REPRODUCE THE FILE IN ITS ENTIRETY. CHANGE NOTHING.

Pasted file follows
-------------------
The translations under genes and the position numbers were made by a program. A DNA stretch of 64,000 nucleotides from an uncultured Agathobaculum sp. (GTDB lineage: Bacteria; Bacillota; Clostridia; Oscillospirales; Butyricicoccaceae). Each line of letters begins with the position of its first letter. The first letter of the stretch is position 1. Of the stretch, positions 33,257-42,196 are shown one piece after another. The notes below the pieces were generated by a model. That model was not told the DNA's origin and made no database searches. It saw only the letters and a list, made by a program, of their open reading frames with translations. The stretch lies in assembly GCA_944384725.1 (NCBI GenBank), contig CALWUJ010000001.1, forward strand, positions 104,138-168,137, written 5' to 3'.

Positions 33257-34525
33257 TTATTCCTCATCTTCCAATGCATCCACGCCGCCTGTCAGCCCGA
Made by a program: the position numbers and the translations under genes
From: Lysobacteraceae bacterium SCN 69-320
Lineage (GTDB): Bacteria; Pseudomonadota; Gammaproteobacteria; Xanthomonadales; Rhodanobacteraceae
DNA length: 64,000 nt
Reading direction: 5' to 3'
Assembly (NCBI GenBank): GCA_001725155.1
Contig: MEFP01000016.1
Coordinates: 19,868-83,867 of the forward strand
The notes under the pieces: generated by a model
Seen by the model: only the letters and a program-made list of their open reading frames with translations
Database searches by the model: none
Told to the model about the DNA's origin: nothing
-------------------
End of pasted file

The translations under genes and the position numbers were made by a program. A DNA stretch of 64,000 nucleotides from an uncultured Agathobaculum sp. (GTDB lineage: Bacteria; Bacillota; Clostridia; Oscillospirales; Butyricicoccaceae). Each line of letters begins with the position of its first letter. The first letter of the stretch is position 1. Of the stretch, positions 33,257-42,196 are shown one piece after another. The notes below the pieces were generated by a model. That model was not told the DNA's origin and made no database searches. It saw only the letters and a list, made by a program, of their open reading frames with translations. The stretch lies in assembly GCA_944384725.1 (NCBI GenBank), contig CALWUJ010000001.1, forward strand, positions 104,138-168,137, written 5' to 3'.

Positions 33257-34525
33257 TTATTCCTCATCTTCCAATGCATCCACGCCGCCTGTCAGCCCGA
Made by a program: the position numbers and the translations under genes
From: Lysobacteraceae bacterium SCN 69-320
Lineage (GTDB): Bacteria; Pseudomonadota; Gammaproteobacteria; Xanthomonadales; Rhodanobacteraceae
DNA length: 64,000 nt
Reading direction: 5' to 3'
Assembly (NCBI GenBank): GCA_001725155.1
Contig: MEFP01000016.1
Coordinates: 19,868-83,867 of the forward strand
The notes under the pieces: generated by a model
Seen by the model: only the letters and a program-made list of their open reading frames with translations
Database searches by the model: none
Told to the model about the DNA's origin: nothing